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Heat does not come in different colours: Entropy-enthalpy compensation, free energy windows, quantum confinement, pressure perturbation calorimetry, solvation and the multiple causes of heat capacity effects in biomolecular interactions

Lookup NU author(s): Professor Jeremy LakeyORCiD


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Modern techniques in microcalorimetry allow us to measure directly the heat changes and associated thermodynamics for biomolecular processes in aqueous solution at reasonable concentrations. All these processes involve changes in solvation/hydration, and it is natural to assume that the heats for these processes should reflect, in some way, such changes in solvation. However, the interpretation of data is still somewhat ambiguous, since different non-covalent interactions may have similar thermodynamic signatures, and analysis is frustrated by large entropy-enthalpy compensation effects. Changes in heat capacity (ΔCp) have been related to changes in hydrophobic hydration and non-polar accessible surface areas, but more recent empirical and theoretical work has shown how this need not always be the case. Entropy-enthalpy compensation is a natural consequence of finite ΔCp values and, more generally, can arise as a result of quantum confinement effects, multiple weak interactions, and limited free energy windows, giving rise to thermodynamic homeostasis that may be of evolutionary and functional advantage. The new technique of pressure perturbation calorimetry (PPC) has enormous potential here as a means of probing solvation-related volumetric changes in biomolecules at modest pressures, as illustrated with preliminary data for a simple protein-inhibitor complex. © 2001 Elsevier Science B.V. All rights reserved.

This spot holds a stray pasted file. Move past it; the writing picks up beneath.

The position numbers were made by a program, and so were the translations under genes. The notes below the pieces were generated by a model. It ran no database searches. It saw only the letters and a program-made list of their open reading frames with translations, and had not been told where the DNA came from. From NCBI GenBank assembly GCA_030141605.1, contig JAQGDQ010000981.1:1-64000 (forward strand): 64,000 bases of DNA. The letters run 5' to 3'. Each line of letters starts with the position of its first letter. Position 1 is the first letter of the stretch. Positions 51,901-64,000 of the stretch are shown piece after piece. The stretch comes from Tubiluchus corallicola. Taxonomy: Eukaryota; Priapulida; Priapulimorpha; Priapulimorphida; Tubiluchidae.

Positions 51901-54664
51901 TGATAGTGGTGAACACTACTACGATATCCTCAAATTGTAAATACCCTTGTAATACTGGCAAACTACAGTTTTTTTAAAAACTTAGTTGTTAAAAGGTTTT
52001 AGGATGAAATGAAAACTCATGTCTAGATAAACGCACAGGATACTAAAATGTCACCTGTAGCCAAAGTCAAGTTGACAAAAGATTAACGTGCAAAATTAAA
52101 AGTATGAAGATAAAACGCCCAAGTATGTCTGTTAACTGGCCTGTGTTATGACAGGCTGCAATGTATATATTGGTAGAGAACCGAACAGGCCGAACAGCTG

Publication metadata

Author(s): Lakey JH; Cooper A; Johnson CM; Nollmann M

Publication type: Article

Publication status: Published

Journal: Biophysical Chemistry

Year: 2001

Volume: 93

Issue: 2-3

Pages: 215-230

ISSN (print): 0301-4622

ISSN (electronic): 1873-4200

Publisher: Elsevier BV


DOI: 10.1016/S0301-4622(01)00222-8

PubMed id: 11804727


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